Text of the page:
Back in the mid-90s, the MACEA (the pseudo-government agency regulating the development of Makati) issued a zoning regulation prohibiting the establishment of food stores around the office areas in Makati. This meant that restaurants could not be located where people worked. The restaurants were lined up in and around the old Greenbelt mall. For lunch, the office workers had to walk or take a cab ride to where the food places were.
A group of enterprising people found a loophole in this rule. While restaurants where prohibited in office areas, vans and jeepneys that doubled as food shops were not. So every lunch time, vans and jeepneys would find an open parking space in the back streets, and became makeshift carinderias for the hungry and financialy-challenged urban professional. Hot food in styrofoams, most of the time salty and overcooked but amazingly cheap -- a good deal to buck the MACEA zoning rules.
For my lunch, I joined the secretaries of the firm who lined up for an old lady who sold home-cooked meals wrapped in plastic for thirty bucks to the office staff every lunch break. My favorite was sinigang -- a slice of meat, swamp cabbage, a few other vegetables, and lots of sour soup. The old lady offered the better alternative to the rolling food stores outside the building. And her meals had never triggered an attack of diarrhea, though one could never be too sure. That was fine, but working in a law office meant I had to put in long hours and lunch was not the only meal of the day that I needed to pay for.
Dinner would present another problem. Lawyers in the firm, I was told, stayed after dinner, because that was when the partners got back from their meetings to distribute work among us associates. So in the evenings, I usually went out to the streets to look for a balut vendor. I matched one balut with a pan de coco, and coke - a complete meal that got me ready for the night shift. When balut vendors were scarce, I had Lucky Me noodles as back up. Bulalo, chicken, pork and pancit canton flavors-- they all had one taste: salty.
There would be occasions that somebody would throw a party for the office with catered meals. That was when the office workers got to avenge their hunger during the day. Before the party host could even say “Let’s eat everyone!” somebody had already stashed away food in the fridge for the next day’s lunch. Others would fill up two plates -- one for lunch and another for dinner never minding the stares.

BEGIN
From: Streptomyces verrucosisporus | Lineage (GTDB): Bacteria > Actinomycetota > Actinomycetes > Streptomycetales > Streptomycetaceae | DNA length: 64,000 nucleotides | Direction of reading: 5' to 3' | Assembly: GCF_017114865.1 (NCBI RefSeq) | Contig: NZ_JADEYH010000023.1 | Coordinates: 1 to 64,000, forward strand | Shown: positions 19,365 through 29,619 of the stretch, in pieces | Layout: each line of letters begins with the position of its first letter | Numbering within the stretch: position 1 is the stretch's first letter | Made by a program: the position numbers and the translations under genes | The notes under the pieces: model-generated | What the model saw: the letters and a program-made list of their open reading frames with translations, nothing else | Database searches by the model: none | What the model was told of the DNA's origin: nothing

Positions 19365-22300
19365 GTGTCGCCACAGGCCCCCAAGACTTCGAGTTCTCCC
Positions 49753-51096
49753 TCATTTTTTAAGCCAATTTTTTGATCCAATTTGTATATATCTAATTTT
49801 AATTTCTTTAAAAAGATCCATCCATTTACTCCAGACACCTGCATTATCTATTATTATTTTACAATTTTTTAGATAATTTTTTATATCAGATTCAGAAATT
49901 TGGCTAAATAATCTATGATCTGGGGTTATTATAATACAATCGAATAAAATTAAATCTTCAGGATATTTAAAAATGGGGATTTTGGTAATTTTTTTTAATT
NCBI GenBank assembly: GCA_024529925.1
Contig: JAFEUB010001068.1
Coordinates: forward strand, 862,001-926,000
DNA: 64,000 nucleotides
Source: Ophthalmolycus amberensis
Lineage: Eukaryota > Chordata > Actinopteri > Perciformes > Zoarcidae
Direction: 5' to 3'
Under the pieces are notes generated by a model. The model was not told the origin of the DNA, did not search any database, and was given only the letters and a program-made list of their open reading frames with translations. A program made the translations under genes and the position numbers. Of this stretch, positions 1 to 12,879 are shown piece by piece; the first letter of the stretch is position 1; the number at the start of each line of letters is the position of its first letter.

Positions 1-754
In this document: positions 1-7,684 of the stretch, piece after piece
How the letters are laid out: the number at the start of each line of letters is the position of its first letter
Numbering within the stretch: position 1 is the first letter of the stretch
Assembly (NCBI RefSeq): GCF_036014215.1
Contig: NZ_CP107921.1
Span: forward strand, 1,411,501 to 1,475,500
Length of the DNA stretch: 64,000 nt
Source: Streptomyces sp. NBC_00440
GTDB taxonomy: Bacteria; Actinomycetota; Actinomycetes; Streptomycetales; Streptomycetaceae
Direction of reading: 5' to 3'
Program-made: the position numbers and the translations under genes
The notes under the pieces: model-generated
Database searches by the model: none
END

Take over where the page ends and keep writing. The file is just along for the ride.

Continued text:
One day one of our bosses treated our group of young lawyers for lunch in a big hotel. Everyone of the group seized the opporunity to order food to their heart’s content -- big servings of steak and salmon, and lots of Japanese sushi. Each had the “Drink of the Month” that went with a free stuffed toy, a luxury that cost PHP 300 a pop. When we got back to the office, the group was chuckling, aware that the meal was a steal, and the boss learned the lesson of his life. “Dare not feed hungry young lawyers in an expensive hotel gratuitously, for you would pay dearly, and they wouldn’t care.”
In those days, Makati probably had the best hotels and restaurants in the country. But if you asked ordinary office workers if they had been to one of them, they would give you a blank stare. An average meal in one of these hotels and restaurants would cost more than a day’s salary. And it was simply idiotic to blow away that money on lunch when they had not earned the full day’s wage. So these hotels and restaurants were like ambitions that got ingrained in the minds of ordinary workers of Makati. One day, they thought, they would have enough money to eat pasta in Italianni’s. Meanwhile, they settled for the rolling stores and the anemic spaghetti in the styro.
(Next post: To work there is to lose your heart)